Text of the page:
In some cases, a company firewall or email server may prevent delivery. If the recipient is a trusted customer, vendor, or partner, ask them to whitelist the Catalytic
@catalytic.com domain to reduce undelivered emails.
For other general tips on email actions, check the general email article.
Use field references to reference data throughout your Pushbot. For example, if you use the basic math action to calculate a sum, you can reference the output to use that data in another action.
In other words, data in one task can be referenced in another task. If you have an email trigger that listens for incoming emails, you can reference the email body text and use it in another action. Catalytic uses fields to make your automation dynamic and intelligent.
See how fields work for more information on how they work.
Web forms look like questionnaires and collect information from people. They are publicly accessible since they’re used to loop customers, partners, or vendors into your automation.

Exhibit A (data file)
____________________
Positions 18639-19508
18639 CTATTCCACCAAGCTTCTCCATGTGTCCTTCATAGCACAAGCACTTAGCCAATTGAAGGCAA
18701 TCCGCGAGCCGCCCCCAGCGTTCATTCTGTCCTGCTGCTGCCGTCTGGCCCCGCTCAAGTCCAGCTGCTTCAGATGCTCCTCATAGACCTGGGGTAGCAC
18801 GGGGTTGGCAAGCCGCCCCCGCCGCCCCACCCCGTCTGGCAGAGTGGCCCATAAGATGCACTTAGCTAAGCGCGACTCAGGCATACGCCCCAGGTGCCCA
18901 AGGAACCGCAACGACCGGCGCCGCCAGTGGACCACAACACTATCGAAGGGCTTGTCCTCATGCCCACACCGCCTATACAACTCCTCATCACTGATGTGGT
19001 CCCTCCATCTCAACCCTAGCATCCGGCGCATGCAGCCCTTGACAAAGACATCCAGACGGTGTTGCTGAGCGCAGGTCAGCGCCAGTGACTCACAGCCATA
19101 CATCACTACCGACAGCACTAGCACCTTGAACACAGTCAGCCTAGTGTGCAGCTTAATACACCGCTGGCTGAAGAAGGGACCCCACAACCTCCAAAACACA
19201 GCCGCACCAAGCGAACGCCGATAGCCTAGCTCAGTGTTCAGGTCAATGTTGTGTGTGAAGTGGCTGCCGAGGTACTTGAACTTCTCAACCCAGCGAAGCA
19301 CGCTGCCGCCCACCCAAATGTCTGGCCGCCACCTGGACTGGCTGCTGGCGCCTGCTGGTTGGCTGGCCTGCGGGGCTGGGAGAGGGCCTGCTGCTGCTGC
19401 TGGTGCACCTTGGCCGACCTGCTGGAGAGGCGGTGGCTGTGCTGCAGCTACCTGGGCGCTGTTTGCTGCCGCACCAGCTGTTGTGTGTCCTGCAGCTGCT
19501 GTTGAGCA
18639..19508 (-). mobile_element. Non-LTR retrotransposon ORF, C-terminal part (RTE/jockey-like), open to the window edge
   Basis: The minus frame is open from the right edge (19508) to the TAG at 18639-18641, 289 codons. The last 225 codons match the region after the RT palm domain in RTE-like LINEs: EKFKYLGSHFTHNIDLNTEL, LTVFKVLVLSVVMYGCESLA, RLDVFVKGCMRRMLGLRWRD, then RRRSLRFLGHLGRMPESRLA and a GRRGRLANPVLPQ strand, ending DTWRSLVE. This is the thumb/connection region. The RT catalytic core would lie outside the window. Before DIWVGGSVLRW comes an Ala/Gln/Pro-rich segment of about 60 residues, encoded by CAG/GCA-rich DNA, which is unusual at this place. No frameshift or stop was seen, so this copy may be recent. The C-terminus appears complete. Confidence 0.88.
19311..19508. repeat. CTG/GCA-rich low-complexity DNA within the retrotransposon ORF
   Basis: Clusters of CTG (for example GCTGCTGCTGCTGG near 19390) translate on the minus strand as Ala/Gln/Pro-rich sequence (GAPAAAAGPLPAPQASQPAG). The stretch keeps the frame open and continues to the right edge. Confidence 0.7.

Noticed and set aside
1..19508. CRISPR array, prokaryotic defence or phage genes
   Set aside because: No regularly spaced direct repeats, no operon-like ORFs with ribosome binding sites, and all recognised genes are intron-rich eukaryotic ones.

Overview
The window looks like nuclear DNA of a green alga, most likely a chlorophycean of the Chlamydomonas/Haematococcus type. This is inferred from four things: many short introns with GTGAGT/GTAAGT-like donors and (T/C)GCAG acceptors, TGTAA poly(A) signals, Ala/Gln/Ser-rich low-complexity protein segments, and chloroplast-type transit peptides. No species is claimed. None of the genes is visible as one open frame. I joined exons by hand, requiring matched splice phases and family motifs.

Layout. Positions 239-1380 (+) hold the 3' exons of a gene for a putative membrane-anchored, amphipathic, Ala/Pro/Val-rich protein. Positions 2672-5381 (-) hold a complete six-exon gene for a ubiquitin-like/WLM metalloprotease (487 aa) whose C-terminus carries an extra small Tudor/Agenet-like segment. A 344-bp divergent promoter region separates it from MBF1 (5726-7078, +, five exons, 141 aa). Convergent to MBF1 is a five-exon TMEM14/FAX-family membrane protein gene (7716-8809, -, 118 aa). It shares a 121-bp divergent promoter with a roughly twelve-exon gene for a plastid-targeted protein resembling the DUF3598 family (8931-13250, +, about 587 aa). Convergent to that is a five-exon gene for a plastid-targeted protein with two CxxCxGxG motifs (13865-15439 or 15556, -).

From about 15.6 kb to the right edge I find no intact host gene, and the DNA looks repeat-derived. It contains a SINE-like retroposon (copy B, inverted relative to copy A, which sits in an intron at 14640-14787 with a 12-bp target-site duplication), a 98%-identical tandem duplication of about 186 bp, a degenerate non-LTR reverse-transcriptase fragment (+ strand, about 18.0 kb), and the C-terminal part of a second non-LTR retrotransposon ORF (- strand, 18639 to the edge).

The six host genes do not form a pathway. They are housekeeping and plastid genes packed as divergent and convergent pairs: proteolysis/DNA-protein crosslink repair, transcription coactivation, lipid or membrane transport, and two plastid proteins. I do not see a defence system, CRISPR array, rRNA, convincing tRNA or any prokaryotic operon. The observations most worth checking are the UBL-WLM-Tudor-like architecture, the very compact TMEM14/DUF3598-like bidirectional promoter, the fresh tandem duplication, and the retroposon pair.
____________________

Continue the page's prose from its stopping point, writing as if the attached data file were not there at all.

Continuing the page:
Web form URLS will be unique and hard to guess, so the only concern is if a user were share a web form with someone else. It is recommended to hide confidential information from web forms, or restrict confidential information to only be available to specific Catalytic users with their own accounts.
Additionally, the send a form sends a single use form that can only be filled out once.
- To filter data, use the get unique rows, apply filters, sort rows, or find minimum or maximum data in a column actions.
- To search for or find data, use the find similar text, compare two tables, or look up data in a column action.
- To manipulate or work across tables, use the sum data in a column, create table for each unique value, compare two tables, or apply formulas to columns actions.
If you’re looking for VLOOKUP style functionality, use the Look up data in a column action.
If you have an action that fails when manipulating a file, it is usually an issue with the file size. Review the Pushbot system limits and confirm that your file is the correct size.
You can turn your most used actions or Pushbots into reusable custom actions. If you consistently use the same series of actions, like resizing and renaming an image, you can turn it into a reusable action and define your own inputs and outputs.
Address custom action, (and hosted actions when possible)